The genetic data from the Sima de los Huesos (SH) hominins has finally been published in Nature. Nuclear DNA sequences from the Middle Pleistocene Sima de los Huesos hominins:
A unique assemblage of 28 hominin individuals, found in Sima de los Huesos in the Sierra de Atapuerca in Spain, has recently been dated to approximately 430,000 years ago…While the Sima de los Huesos hominins share some derived morphological features with Neanderthals, the mitochondrial genome retrieved from one individual from Sima de los Huesos is more closely related to the mitochondrial DNA of Denisovans than to that of Neanderthals…Here we recover nuclear DNA sequences from two specimens, which show that the Sima de los Huesos hominins were related to Neanderthals rather than to Denisovans, indicating that the population divergence between Neanderthals and Denisovans predates 430,000 years ago. A mitochondrial DNA recovered from one of the specimens shares the previously described relationship to Denisovan mitochondrial DNAs, suggesting, among other possibilities, that the mitochondrial DNA gene pool of Neanderthals turned over later in their history.
I don’t want to denigrate mtDNA, but the whole field of phylogeography and inference of evolutionary relationships in non-human organisms has been confused by the fact that many scientists drew a straight-line between the genealogy of a single locus, mtDNA, and the genealogy of a whole species. In light of results from molecular ecology, which long relied on mtDNA, but is finally moving toward genome-wide marker sets because of new technologies, I’m absolutely not shocked that mtDNA is not particularly predictive of whole genome relatedness. Recall that the Denisovan hominin had an mtDNA lineage which was more distant from Neanderthals than the whole genome turned out to be.
More importantly for this paper is that they find that whole genome inferences suggest that the SH hominins are genetically closer to Neanderthals than they were to Denisovans. I’ll skip over their quality control of the ancient samples…the group that published this paper is the best in the business, and it’s broadly persuasive to me…though I don’t know much about this topic, so you shouldn’t put much weight on my opinion. Because of the small amount of data retrieved they used a rather simple method to establish relatedness: shared derived mutations. Basically these are unique mutations which distinguish particular hominin lineages from each other and the outgroup population (other primates).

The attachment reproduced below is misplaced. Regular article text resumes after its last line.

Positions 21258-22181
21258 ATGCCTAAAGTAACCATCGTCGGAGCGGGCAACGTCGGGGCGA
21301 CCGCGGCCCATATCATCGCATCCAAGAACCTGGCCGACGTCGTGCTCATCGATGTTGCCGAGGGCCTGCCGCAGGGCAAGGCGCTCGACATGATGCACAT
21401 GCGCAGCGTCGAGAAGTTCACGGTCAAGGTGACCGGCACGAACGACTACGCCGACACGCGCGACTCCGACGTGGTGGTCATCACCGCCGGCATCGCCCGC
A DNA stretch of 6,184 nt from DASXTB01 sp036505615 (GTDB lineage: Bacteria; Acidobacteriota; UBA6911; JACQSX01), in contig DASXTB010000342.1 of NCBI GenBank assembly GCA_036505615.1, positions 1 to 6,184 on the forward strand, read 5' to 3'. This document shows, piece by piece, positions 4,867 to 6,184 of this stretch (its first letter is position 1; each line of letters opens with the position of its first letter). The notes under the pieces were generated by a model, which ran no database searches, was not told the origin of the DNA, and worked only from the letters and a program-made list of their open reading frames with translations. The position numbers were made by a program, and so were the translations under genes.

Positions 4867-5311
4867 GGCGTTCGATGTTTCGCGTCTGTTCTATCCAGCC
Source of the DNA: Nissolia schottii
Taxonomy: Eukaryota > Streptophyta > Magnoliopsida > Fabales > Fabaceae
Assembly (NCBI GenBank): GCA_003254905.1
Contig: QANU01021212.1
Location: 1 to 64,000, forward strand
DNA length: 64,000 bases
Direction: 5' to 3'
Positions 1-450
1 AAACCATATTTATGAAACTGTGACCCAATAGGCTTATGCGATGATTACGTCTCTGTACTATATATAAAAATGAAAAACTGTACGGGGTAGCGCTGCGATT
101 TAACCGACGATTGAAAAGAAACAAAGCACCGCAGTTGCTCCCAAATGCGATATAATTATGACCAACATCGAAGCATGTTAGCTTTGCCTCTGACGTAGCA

The above figure shows that the the SH hominin samples share much more with Neanderthals than with Denisovans, and more with Denisovans than with modern humans. From that one might reasonably infer then that:
1) The ancestry of modern humans diverged before the SH-Neanderthal-Denisovan clade.
2) But Denisovans diverged rather quickly from the SH-Neanderthal clade.
3) Since the SH hominin site seems to date to ~400,000 years before the present, and is found in part of the traditional range of Neanderthals, and these individuals share morphological characteristics with this group, the SH hominins may be the ancestral population, or related to the ancestral population, of Neanderthals.
How robust is this date? I don’t know enough geology or paleontology to judge, so I won’t follow the citations. But a lot of the discussion and novelty of these results seems to hinge on this date. From the paper:
This age is compatible with the population split time of 381,000–473,000 years ago estimated for Neanderthals and Denisovans on the basis of their nuclear genome sequences and using the human mutation rate of 0.5 × 10−9 per base pair per year…This mutation rate also suggests that the population split between archaic and modern humans occurred between 550,000 and 765,000 years ago.
A more conventional mutation rate I’ve seen is closer to 1 to 2 × 10−8, or two to four times faster than the one above. But the mutation rate literature is rather confusing for me, and does not totally align well together, possibly due to variation in rate over time.
The picture above is often derived from a model where we fit the diversification of the human lineage to a tree. But within the paper they suggest Neanderthal mtDNA might have been African, and that there may have been an earlier migration out of Africa before the one that occurred ~50-100,000 years ago. I don’t see a priori why this couldn’t be so, but I’m also not clear how we’re going to get a good grasp of the details of the dynamics at play.
Perhaps the dominance of the African “Out of Africa” lineage over the last 100,000 years is an aberration. It may be that much of human history was characterized by the sorts of meta-population dynamics described by classical multi-regionalists. The possibility that Neanderthal-Denisovan divergence might be as old as ~450,000 years before the present suggests to me that the massive replacement and assimilation we saw ~50-100,000 years ago was somehow atypical in terms of how it disrupted deep regional population structure….